Oubliette--What about your exams in college? Didn't you use blue books and such and write your exams? Or did you have a major that required absolutely no essays and such?
post #27 of 33
Quote:
Originally Posted by umsami View Post
Oubliette--What about your exams in college? Didn't you use blue books and such and write your exams? Or did you have a major that required absolutely no essays and such?
I'm not Oubliette, but I am one of the folks who never cared for cursive. I learned it in school, but I used it only when required.

My professors in college never had any trouble with my printing. I never felt that I couldn't write quickly enough on exams.

I'm teaching my kids Getty-Dubay Italic. I see no reason why they need to know how to write traditional cursive.
post #28 of 33
Yep, we used blue books, but no one cared if we printed or wrote in cursive. In fact, I had one teacher that told us that he preferred we print, because printing is easier to read (because of what was mentioned above about some people completely forgetting to actually form letters when writing quickly in cursive). If cursive is faster for some people, that's fine, but it isn't for everyone. It happens to be faster for me when I'm taking notes or something like that that only I have to read, but if I'm writing quickly for someone else to read, I'll almost always choose to print - it's more standardized and more likely to be legible. I can write beautifully in cursive, but to make it both beautiful and legible, it takes a lot longer than just printing.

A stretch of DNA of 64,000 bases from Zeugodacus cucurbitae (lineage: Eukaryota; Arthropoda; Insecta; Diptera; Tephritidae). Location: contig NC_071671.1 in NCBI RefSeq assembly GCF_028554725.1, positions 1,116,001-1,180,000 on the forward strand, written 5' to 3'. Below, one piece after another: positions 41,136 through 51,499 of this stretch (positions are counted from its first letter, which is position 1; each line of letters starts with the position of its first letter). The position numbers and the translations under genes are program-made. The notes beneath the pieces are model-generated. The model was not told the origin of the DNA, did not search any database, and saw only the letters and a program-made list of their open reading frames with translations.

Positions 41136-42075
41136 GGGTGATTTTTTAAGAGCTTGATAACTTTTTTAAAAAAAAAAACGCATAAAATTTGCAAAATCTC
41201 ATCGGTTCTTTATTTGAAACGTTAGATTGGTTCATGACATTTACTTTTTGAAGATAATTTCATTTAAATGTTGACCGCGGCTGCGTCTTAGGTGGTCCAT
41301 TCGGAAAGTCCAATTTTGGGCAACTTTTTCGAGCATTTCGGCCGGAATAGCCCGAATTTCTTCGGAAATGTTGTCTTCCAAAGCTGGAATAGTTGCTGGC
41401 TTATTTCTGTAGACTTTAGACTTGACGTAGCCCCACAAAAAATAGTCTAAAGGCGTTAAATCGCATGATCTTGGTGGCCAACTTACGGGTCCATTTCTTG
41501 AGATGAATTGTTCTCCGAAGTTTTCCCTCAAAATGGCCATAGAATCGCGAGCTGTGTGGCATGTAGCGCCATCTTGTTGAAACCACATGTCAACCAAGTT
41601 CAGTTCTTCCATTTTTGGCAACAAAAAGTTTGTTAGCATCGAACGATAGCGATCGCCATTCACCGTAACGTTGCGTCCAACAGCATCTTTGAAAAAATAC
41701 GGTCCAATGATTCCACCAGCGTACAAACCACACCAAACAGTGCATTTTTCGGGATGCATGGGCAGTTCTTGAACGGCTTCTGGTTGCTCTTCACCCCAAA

post #29 of 33
Quote:
Originally Posted by skueppers View Post
I'm teaching my kids Getty-Dubay Italic. I see no reason why they need to know how to write traditional cursive.
I don't believe that one has to know a traditional cursive--I'm not arguing for Spencerian script or anything. Italics are fine (Getty-Dubay, D'Nealian, etc.)... because in the later grades, the letters are joined and you do have a form of cursive. (It's referred to as cursive as well.) I think in many ways, they make a lot more sense in teaching as the transition is much easier. http://www.allport.com/Catalog_Produ...28&prodid=1787 But yes, I do believe that children should be taught a form of cursive--be it italics or not.
post #30 of 33
Quote:
Originally Posted by umsami View Post
Oubliette--What about your exams in college? Didn't you use blue books and such and write your exams? Or did you have a major that required absolutely no essays and such?